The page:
This will return Stream.of(“a:0″,”b:1″,”c:2”).

Same can be achieved with IntStream, LongStream and DoubleStream using overloaded mapWithIndex().

2.5. Streams.zip()

In order to map corresponding elements of two streams using some function, just use zip method of Streams:

Streams.zip(
  Stream.of("candy", "chocolate", "bar"),
  Stream.of("$1", "$2","$3"),
  (arg1, arg2) -> arg1 + ":" + arg2
);

This will return Stream.of(“candy:$1″,”chocolate:$2″,”bar:$3”);

The resulting stream will only be as long as the shorter of the two input streams; if one stream is longer, its extra element will be ignored.

3. Comparators

Guava Ordering class is deprecated and in the phase of deletion in newer versions. Most of the functionalities of Ordering class are already enlisted in JDK 8.

Guava introduces Comparators to provide additional features of Ordering which are not yet provided by the Java 8 standard libs.

Let’s have a quick look at these.

3.1. Comparators.isInOrder()

This method returns true if each element in the Iterable is greater than or equal to the preceding one, as specified by the Comparator:

List<Integer> integers = Arrays.asList(1,2,3,4,4,6,7,8,9,10);
boolean isInAscendingOrder = Comparators.isInOrder(
  integers, new AscedingOrderComparator());
3.2. Comparators.isInStrictOrder()

Quite similar to the isInOrder() method but it strictly holds the condition, the element cannot be equal to the preceding one, it has to be greater than. The previous code will return false for this method.

3.3. Comparators.lexicographical()

This API returns a new Comparator instance Рwhich sorts in lexicographical (dictionary) order comparing corresponding elements pairwise. Internally, it creates a new instance of LexicographicalOrdering<S>().

4. MoreCollectors

MoreCollectors contains some very useful Collectors which are not present in Java 8 java.util.stream.Collectors and are not associated with com.google.common type.

Let’s go over a few of these.

4.1. MoreCollectors.toOptional()

Here, Collector converts a stream containing zero or one element to an Optional:

List<Integer> numbers = Arrays.asList(1);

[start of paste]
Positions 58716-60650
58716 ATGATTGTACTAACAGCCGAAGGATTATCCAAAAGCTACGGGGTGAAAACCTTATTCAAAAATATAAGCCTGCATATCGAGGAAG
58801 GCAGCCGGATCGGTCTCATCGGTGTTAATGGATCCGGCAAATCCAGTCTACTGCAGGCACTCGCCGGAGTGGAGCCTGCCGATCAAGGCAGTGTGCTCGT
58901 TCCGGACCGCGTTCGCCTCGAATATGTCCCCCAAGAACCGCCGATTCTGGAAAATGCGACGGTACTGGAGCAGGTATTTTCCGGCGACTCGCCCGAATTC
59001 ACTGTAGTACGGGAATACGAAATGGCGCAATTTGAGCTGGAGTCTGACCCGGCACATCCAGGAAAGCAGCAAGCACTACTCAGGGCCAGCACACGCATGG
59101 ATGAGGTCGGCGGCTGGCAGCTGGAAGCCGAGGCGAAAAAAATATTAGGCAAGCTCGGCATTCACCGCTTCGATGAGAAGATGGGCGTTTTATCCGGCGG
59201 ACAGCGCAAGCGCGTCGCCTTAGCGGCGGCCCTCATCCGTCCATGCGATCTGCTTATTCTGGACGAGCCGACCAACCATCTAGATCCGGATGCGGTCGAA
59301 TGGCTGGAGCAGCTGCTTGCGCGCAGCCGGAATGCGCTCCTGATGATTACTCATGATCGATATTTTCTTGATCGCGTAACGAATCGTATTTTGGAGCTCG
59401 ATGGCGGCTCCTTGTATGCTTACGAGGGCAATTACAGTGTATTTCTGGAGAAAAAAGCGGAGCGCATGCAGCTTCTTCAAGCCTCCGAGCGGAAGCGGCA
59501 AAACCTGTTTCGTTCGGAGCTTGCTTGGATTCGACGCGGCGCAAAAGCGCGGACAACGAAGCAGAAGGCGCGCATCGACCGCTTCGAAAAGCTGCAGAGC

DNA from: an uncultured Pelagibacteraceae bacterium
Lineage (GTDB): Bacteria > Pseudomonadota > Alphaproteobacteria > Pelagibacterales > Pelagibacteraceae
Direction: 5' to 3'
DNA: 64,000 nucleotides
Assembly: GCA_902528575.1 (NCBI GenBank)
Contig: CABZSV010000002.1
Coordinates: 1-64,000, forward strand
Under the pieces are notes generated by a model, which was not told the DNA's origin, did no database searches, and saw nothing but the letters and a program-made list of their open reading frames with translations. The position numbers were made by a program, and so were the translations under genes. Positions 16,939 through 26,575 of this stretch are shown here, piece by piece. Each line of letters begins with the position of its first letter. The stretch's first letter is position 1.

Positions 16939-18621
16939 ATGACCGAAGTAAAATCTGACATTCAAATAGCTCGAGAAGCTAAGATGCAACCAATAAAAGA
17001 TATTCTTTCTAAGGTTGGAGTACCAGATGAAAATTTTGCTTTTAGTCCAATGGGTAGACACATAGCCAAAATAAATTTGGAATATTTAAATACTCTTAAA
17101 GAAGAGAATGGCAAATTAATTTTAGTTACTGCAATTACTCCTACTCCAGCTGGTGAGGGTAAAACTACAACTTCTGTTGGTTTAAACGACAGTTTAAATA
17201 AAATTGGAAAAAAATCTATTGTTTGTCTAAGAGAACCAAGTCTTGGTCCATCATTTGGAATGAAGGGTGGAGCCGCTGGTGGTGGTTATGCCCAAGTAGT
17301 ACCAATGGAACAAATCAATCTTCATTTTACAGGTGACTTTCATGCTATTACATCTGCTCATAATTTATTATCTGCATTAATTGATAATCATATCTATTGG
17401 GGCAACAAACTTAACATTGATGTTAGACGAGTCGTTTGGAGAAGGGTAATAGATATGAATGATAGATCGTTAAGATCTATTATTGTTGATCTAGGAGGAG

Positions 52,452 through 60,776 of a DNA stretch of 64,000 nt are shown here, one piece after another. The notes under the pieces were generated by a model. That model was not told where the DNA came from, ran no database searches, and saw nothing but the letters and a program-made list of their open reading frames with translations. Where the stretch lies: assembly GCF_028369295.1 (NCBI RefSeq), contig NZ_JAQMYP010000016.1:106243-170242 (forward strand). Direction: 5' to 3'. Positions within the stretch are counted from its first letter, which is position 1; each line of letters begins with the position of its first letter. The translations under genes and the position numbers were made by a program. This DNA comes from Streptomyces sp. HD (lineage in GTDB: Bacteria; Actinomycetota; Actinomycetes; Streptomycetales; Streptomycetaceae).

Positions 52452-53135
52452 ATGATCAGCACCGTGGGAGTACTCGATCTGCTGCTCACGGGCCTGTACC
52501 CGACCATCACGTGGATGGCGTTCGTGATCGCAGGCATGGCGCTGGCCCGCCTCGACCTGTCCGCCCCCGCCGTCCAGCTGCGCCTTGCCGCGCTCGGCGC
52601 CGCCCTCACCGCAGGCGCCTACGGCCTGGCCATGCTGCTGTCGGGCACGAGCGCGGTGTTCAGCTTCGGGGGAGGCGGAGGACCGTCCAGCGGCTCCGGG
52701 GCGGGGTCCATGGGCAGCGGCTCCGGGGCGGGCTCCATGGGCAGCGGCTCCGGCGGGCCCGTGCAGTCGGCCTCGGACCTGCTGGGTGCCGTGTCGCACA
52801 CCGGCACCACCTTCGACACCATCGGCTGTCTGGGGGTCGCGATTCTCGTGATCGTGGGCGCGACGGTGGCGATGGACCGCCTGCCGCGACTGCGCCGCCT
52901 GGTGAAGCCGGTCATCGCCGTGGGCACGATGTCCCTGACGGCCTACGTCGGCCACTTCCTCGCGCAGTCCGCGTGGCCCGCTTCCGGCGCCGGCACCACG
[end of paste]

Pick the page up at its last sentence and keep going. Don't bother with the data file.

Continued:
Optional<Integer> number = numbers.stream()
  .map(e -> e * 2)
  .collect(MoreCollectors.toOptional());

If the stream contains more than one elements – the collector will throw IllegalArgumentException.

4.2. MoreCollectors.onlyElement()

With this API, the Collector takes a stream containing just one element and returns the element; if the stream contains more than one element it throws IllegalArgumentException or if the stream contains zero element it throws NoSuchElementException.

5. Interners.InternerBuilder

This is an internal builder class to already existing Interners in Guava library. It provides some handy method to define concurrency level and type (weak or strong) of Interner you prefer:

Interners interners = Interners.newBuilder()
  .concurrencyLevel(2)
  .weak()
  .build();
6. Conclusion

In this quick article, we explored the newly added functionality in the common.collect package of Guava 21.

The code for this article can be found on Github, as always.

Categories: Blogs

Dealing With Maven Dependencies When Switching to Git

So we're moving to Git and we like git-flow. Now what? Let's test it all out! My team is great. They threw together a hit list of developer workflows in Confluence, all based on what we had been doing as a team and all of the weird things they thought we might have to do in the future. Then, in a project structure mirroring our own (but with no code in it ‚ÄĒ just a pom.xml), tried every workflow.

Maven dependencies were about to prove themselves to be our biggest problem in all of this.

Categories: Communities

Object-Oriented Solutions: Accounts and Currencies

This article is about a simplified version of real code running at a financial institution and how maintenance problems with this code can be avoided by using Object-Oriented Design. The purpose of the code is to represent retail money Accounts and enable transferring money, define recurring transfers and to support the usual functionality you find at any bank.

First, there is an Account interface and a Money class:

Categories: Communities

Distributed Scheduling and Servicing in Java

The usage of task schedulers is a pertinent necessity in enterprise solutions. There are numerous articles on the Internet discussing the usability of such services/libraries, so we won't explore that any further.

Instead, we will try to address a recurring issue in scheduler-based solution design.

Categories: Communities

Java EE @ DevNexus 2017 [Slides]

DevNexus 2017 was held in historic Atlanta on February 22-24. For those of you not familiar with it, DevNexus is the most significant Java-centric conference in the southeastern US and now perhaps even at a national level. It was started by JBoss Java Champion Burr Sutter and organized by the Atlanta JUG (currently lead by Vincent Mayers, Gunnar Hillert, Pratik Patel, et al). I guess at this point I am somewhat of a DevNexus veteran myself. As usual, DevNexus attracted a bevy of world-class speakers including Ed Burns, David Blevins, Ivar Grimstad, Simon Ritter, Heather VanCura, Stephen Chin, Simon Maple, Geertjan Wielenga, Victor Orozco, Edson Yanaga, and Enrique Zamudio. This was another solid year for DevNexus. Java EE had a strong showing at the conference as usual, including my own sessions.

I am very proud to say my company CapTech sponsored DevNexus for the very first time. We had a fully manned booth that saw very good traffic and we also sponsored a well-attended happy hour.

Categories: Communities